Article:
Another explosion in Austin, Texas, the fourth this month, injured two men last night. Vladimir Putin was elected to his fourth term as Russia’s leader with 76.67 percent of yesterday’s vote, his highest score ever. And March Madness saw so many upsets over the weekend that Fox Sports called the tournament a “once-in-a-generation kind of ride.”
However, I’d like to focus today on someone who made global news on Saturday but didn’t.
Chicago dyed its river green in his honor; Vice President Pence marched in a parade in Savannah, Georgia; the US women’s hockey team appeared at yesterday’s parade in Boston. Countries around the world celebrated his day.
All in honor of a saint whose real story few people really know. Here’s why you should.
“Come and walk still among us”
Imagine that you were credited with 120,000 conversions and the planting of three hundred churches. How would you begin your memoirs?
Here’s how St. Patrick began his: “I Patrick, a sinner, the rudest and the least of all the faithful, and an object of the greatest contempt to many . . .” In honor of St. Patrick’s Day last Saturday, I read his Confession and was astounded by what I found, not least his genuine humility.
St. Patrick died on March 17, around the year AD 461. Here is just some of the remarkable story his Confession tells.
He was born in Britain but kidnapped when he was fifteen years old and sold as a slave in Ireland. For six years, he worked as a shepherd. He then escaped and returned home to his family.
When he was around forty years old, he had a dream much like Paul’s Macedonian vision in Acts 16: “There I saw in a vision of the night a man whose name was Victoricus, coming as if from Ireland with innumerable letters, one of which he handed to me.” Just then, he heard the voice of a multitude “as if with one voice, ‘We entreat thee, holy youth, to come and walk still among us'” (Confession of St. Patrick, 3.10).
Responding to this vision, Patrick returned to the land where he had been enslaved, this time as a Christian missionary. Frequently risking his life, he spent the next thirty years seeking to lead the Irish to Jesus. As one historian put it, St. Patrick “found Ireland all heathen and left it all Christian.”
How St. Patrick saved civilization
And there’s even more to the story.
In the next century, Irish Christians who were spiritual descendants of St. Patrick’s ministry sailed back to Britain, where they evangelized the heathen who had overrun the country. They established monasteries and copied books being destroyed elsewhere.
According to Thomas Cahill’s How the Irish Saved Civilization, these men “single-handedly refounded European civilization throughout the continent.”
You could make the argument that St. Patrick deserves to be on anyone’s top-ten list of all-time most influential Christians. But you’d have a hard time getting Patrick to agree.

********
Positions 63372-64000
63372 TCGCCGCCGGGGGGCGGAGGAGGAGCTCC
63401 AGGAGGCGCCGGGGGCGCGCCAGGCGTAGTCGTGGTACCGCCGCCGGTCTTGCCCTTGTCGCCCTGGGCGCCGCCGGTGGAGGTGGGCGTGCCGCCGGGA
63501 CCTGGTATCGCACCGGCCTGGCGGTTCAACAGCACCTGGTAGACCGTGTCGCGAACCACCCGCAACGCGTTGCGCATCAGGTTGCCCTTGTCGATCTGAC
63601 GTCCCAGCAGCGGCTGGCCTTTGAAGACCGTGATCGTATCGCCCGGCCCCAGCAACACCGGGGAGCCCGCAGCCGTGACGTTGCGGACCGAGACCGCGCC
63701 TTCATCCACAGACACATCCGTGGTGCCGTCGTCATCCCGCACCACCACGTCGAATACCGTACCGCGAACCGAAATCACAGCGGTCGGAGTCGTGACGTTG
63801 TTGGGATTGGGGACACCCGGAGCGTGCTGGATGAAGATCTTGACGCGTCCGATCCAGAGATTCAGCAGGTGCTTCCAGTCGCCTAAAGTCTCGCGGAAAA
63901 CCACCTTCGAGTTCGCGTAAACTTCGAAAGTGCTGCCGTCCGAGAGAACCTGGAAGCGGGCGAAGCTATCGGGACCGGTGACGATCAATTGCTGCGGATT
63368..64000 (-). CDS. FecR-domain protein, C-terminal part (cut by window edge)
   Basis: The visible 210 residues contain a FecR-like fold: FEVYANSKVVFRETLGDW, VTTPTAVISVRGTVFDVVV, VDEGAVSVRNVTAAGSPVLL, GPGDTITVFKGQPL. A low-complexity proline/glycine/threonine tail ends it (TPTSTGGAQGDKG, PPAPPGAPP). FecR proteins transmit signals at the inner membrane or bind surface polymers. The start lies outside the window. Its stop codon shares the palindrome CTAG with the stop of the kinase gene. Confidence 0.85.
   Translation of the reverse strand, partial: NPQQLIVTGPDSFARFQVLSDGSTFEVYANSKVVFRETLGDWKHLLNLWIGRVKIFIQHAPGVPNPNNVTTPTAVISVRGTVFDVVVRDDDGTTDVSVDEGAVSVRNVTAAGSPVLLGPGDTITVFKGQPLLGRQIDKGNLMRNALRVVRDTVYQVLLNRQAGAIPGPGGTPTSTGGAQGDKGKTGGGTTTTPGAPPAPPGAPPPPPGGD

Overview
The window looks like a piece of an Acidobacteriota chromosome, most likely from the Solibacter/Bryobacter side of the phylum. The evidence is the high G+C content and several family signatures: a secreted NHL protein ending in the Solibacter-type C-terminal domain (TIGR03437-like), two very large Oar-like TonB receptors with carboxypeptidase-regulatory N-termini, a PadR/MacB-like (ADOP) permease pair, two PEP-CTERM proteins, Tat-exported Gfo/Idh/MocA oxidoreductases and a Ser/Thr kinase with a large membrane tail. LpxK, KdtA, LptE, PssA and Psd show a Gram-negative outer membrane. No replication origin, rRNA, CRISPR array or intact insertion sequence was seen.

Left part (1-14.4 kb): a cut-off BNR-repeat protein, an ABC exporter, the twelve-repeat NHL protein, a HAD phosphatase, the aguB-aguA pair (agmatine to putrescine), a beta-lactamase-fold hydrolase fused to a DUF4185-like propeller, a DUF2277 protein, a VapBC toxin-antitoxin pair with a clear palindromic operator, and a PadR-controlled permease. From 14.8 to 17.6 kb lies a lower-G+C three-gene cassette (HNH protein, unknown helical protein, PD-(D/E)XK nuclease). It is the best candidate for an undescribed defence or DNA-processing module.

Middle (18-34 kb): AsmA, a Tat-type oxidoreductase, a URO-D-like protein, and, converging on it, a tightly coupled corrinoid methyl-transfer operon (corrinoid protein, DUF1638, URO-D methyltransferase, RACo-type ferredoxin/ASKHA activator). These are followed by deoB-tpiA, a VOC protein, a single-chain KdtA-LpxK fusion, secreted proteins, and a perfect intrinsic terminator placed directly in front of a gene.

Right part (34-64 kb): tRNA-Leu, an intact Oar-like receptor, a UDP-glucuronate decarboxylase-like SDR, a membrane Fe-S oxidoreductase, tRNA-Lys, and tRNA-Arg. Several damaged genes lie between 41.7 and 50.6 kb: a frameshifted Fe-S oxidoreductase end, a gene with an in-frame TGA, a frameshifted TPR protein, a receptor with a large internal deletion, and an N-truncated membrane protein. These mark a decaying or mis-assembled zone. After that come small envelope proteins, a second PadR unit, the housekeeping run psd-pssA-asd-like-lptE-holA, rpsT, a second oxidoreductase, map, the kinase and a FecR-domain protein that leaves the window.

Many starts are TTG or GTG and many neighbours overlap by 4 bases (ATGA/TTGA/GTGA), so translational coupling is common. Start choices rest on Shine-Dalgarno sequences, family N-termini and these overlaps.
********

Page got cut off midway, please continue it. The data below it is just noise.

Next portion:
He closed his memoirs by explaining the secret to his history-changing ministry: “Do you judge, and let it be most firmly believed, that it was the gift of God. And this is my Confession, before I shall die.”
“Now my eye sees you”
What is the key to St. Patrick’s humility?
The Book of Job is filled with theological discourses in which Job questioned the ways of God and his friends tried to explain them to him. Then the Subject of their debates showed up.
After God reminded Job of his astounding power in creating the universe, Job admitted: “I have uttered what I did not understand, things too wonderful for me, which I did not know” (Job 42:3). Then he added this key insight: “I had heard of you by the hearing of the ear, but now my eye sees you; therefore I despise myself, and repent in dust and ashes” (vv. 5-6).
Here we find the key to genuine humility: experiencing God. When we see the Lord in all his awesome majesty, we see ourselves as we really are.
When Isaiah “saw the Lord,” he said of himself: “Woe is me! For I am lost” (Isaiah 6:1, 5). When Jeremiah heard the voice of God, one of the greatest prophets in history responded, “Ah, Lord God! Behold, I do not know how to speak” (Jeremiah 1:6).
When Peter beheld the divine power of Jesus, “he fell down at Jesus’ knees, saying, ‘Depart from me, for I am a sinful man, O Lord” (Luke 5:8). John recorded his response when he met the exalted Christ on Patmos: “I fell at his feet as though dead” (Revelation 1:17).
When we encounter God
When you and I measure ourselves by other people, we can be tempted by pride or by insecurity. We will judge ourselves either better than others or inferior to them. Neither outcome is God’s intention for us.
St. Patrick knew God, and because he knew God, he knew himself. He knew that he was “a sinner, the rudest and the least of all the faithful.” But he also knew that God had used him in mighty ways to transform a nation.
When we encounter the living God, we see our finitude in light of his infinity. We see our impotence in light of his omnipotence. We see our foolishness in light of his omniscience.
But we also see ourselves as someone the Father considered worth the death of his Son. We see ourselves as someone the Holy Spirit can use to change our culture. We see ourselves as instruments of our infinite, omnipotent, omniscient Lord.
When was the last time you had a genuine encounter with the living God?